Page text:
Semantic Mediation for Data Exchange

Schema matching illustration

In the current socioeconomic context, companies must work together. Interoperability, which is the action to work together through systems is an unconditional factor to do so. To work, the information shared needs to be compatible. Information can be incompatible when they’re built differently by people or systems.
Mediation goal is to manage syntactic and semantic information matching to federate information resources between partners. We speak about matching schema based on unsupervised learning methods: the process to automatically identify items semantically linked.
So our objective is to automatize this process with a general matching schema taking two information schemas build in different ways and produce a consistent one semantically understandable.
As messages are only textual, we used Natural Language Processing (NLP) methods to detect semantic compatibility between the text fields.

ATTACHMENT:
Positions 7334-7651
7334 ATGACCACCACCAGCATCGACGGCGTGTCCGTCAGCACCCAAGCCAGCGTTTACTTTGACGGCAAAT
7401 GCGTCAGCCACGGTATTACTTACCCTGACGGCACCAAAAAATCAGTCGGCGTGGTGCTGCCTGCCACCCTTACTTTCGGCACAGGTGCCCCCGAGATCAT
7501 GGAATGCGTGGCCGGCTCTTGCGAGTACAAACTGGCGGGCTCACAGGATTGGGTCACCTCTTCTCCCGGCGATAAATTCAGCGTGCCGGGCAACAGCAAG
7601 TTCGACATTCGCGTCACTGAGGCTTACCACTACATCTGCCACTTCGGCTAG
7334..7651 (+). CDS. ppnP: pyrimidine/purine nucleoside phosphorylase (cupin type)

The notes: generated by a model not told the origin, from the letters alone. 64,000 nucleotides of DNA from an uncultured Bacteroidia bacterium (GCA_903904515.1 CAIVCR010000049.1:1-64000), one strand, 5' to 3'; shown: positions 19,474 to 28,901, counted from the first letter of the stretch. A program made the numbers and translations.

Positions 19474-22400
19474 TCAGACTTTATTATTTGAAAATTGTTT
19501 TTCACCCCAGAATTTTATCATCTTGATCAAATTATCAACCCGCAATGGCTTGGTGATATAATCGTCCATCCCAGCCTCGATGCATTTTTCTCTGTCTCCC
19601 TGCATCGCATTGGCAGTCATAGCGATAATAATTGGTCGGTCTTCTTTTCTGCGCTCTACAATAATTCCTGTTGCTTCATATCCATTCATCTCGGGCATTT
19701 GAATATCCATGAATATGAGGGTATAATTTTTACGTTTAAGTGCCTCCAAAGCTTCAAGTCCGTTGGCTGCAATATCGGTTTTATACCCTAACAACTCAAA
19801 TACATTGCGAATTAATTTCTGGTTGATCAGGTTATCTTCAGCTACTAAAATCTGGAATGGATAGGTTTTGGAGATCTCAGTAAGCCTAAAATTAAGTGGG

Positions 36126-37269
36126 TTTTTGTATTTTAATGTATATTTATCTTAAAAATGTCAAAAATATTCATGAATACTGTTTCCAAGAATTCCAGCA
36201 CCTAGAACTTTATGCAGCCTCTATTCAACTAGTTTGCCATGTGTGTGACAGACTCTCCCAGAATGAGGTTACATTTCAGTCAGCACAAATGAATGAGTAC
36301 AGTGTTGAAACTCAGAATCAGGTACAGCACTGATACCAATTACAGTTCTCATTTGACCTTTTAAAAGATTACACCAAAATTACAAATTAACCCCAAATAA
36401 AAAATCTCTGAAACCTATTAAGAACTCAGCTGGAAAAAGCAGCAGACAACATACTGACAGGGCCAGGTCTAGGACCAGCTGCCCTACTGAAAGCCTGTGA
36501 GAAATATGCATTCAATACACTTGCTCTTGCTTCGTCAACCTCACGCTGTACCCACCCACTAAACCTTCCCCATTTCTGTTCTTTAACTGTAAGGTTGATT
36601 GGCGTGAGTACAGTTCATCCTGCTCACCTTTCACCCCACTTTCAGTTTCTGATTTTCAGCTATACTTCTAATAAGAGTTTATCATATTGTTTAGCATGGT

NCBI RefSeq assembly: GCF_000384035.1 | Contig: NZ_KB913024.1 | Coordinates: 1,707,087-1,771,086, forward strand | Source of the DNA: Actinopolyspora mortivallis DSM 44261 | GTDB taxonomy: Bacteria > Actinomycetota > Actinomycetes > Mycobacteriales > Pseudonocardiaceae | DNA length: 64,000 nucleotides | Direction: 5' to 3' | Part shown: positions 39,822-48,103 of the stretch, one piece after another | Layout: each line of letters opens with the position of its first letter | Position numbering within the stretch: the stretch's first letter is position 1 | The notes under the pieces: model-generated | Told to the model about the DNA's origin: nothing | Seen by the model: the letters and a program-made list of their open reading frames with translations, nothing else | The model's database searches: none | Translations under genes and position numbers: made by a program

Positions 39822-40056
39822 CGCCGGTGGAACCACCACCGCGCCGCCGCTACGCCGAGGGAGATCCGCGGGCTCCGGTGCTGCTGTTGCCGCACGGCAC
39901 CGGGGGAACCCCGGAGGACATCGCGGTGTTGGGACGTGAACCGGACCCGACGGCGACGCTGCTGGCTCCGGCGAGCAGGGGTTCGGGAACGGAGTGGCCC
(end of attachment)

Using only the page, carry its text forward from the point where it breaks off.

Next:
A mediation semantic approach for data exchange between schemas

Input parameters choice

Different parameters have to be taken into account:

  • The number of similar words: words are translated in vectors into the algorithm. If there are a lot of similar words, it must be considerate as data will be close to each other (we call them neighbors).
  • The acceptation threshold: it must be determined at the beginning of the algorithm. If the distance between two vectors is below this threshold, the fields can be considerate as matching, though, if the distance is above it, the match isn’t accepted.
  • The top candidates to considerate at the output: It defines the number of terms to considerate when generating the matching fields. Indeed, a candidates list will be sorted during the process. This list can be exhaustive or not.

Data collection

In the mediation process, we’ll have two schemas in a similar or different format. The first step of the process will be to convert them in a common, well known and easy to manipulate format (CSV for instance).

Glogal architecture of schema matching
Figure 1: Schema matching architecture

Schema preprocessing